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Alameda County Settles Lawsuit Over Bilingual Voter Help

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Vote ballot machine, election, generic

(CBS/AP)

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ALAMEDA (KCBS)— The Department of Justice on Tuesday announced a settlement over a lawsuit alleging Alameda County failed to provide adequate assistance for Spanish and Chinese-speaking voters.

The lawsuit, filed last Friday, alleged the county didn’t train enough Chinese and Spanish speakers to serve as poll workers and help voters on Election Day.

KCBS’ Anna Duckworth Reports:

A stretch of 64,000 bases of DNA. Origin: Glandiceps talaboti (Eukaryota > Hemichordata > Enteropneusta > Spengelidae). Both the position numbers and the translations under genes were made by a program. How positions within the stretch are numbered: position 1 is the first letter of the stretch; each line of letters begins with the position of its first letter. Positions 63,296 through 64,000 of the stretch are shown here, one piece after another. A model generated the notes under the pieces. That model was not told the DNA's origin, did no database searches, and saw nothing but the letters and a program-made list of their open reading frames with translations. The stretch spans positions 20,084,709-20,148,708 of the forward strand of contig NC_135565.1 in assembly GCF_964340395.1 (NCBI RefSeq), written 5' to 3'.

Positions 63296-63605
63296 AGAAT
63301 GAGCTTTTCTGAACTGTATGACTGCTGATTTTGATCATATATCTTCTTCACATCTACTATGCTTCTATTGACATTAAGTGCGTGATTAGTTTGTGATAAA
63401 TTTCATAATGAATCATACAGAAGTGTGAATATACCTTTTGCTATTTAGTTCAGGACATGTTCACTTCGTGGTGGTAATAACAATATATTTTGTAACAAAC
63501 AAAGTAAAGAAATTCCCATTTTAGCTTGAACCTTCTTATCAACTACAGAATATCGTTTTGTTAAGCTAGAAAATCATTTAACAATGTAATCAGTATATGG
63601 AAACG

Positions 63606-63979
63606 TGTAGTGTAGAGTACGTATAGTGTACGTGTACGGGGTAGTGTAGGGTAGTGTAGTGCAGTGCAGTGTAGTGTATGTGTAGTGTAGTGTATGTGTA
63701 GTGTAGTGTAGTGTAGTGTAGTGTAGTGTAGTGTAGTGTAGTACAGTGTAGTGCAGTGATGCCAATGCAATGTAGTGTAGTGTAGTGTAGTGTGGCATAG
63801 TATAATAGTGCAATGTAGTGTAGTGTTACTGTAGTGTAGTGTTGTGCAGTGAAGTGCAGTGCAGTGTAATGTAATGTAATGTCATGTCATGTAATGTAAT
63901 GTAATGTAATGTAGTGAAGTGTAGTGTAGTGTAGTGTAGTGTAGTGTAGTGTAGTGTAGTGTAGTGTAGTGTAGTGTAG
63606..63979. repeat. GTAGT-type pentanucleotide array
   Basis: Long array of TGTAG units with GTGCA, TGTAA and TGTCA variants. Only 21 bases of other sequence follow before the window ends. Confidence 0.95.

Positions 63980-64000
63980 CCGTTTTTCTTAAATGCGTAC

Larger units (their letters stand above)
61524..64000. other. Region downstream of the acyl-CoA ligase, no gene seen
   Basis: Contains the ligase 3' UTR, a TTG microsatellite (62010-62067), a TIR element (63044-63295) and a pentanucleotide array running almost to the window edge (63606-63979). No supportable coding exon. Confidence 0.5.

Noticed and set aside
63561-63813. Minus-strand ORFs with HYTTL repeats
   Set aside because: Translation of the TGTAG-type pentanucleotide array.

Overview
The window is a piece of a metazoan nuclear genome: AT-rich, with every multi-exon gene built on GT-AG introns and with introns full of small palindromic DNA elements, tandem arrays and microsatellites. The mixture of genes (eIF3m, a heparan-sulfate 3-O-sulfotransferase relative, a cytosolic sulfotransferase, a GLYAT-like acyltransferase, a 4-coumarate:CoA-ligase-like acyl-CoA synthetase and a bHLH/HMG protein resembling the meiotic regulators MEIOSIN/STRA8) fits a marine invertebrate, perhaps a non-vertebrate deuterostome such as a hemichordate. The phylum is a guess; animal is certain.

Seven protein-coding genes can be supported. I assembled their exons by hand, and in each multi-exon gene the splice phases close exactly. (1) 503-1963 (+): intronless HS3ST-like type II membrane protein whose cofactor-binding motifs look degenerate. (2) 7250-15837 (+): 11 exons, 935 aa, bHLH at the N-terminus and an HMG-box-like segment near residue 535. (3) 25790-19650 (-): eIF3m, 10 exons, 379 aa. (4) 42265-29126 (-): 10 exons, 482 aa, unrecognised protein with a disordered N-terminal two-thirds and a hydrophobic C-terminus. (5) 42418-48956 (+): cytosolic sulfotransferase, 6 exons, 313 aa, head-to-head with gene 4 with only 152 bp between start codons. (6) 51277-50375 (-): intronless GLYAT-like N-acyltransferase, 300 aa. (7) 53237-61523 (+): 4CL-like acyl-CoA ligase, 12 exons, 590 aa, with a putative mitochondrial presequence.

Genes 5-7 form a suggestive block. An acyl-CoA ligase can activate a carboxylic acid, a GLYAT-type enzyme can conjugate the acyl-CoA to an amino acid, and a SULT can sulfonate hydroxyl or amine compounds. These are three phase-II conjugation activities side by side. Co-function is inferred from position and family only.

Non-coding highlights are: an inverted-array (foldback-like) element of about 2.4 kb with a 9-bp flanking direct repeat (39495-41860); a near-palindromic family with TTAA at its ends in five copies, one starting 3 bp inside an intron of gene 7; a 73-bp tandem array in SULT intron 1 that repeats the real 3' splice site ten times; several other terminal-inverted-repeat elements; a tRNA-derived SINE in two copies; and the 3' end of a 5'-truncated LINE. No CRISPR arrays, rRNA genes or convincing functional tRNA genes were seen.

Alameda County had been negotiating with the U.S. Department of Justice for the past few months on how to provide language assistance during elections.

Alameda’s Chief Assistant County Counsel Donna Zeigler said the department developed a formula basing the number of poll workers needed on the number of Spanish and Chinese sounding surnames of registered voters.

“Obviously everyone who has a Spanish surname doesn’t need a bilingual ballot, but that’s the method that the Department of Justice is seeking to enforce,” Zeigler said.

Contra Costa County registrar Steve Weir said his and other counties use census data to comply with the Voting Rights Act.

“Surnames in Contra Costa don’t really do it because we have a tremendous surname for Spanish and yet less than half the percent of my roll has asked to have a Spanish ballot,” he said.

Alameda County has also agreed to add English translations on its Spanish and Chinese ballots.

(Copyright 2011 by CBS San Francisco. All Rights Reserved. This material may not be published, broadcast, rewritten, or redistributed.)

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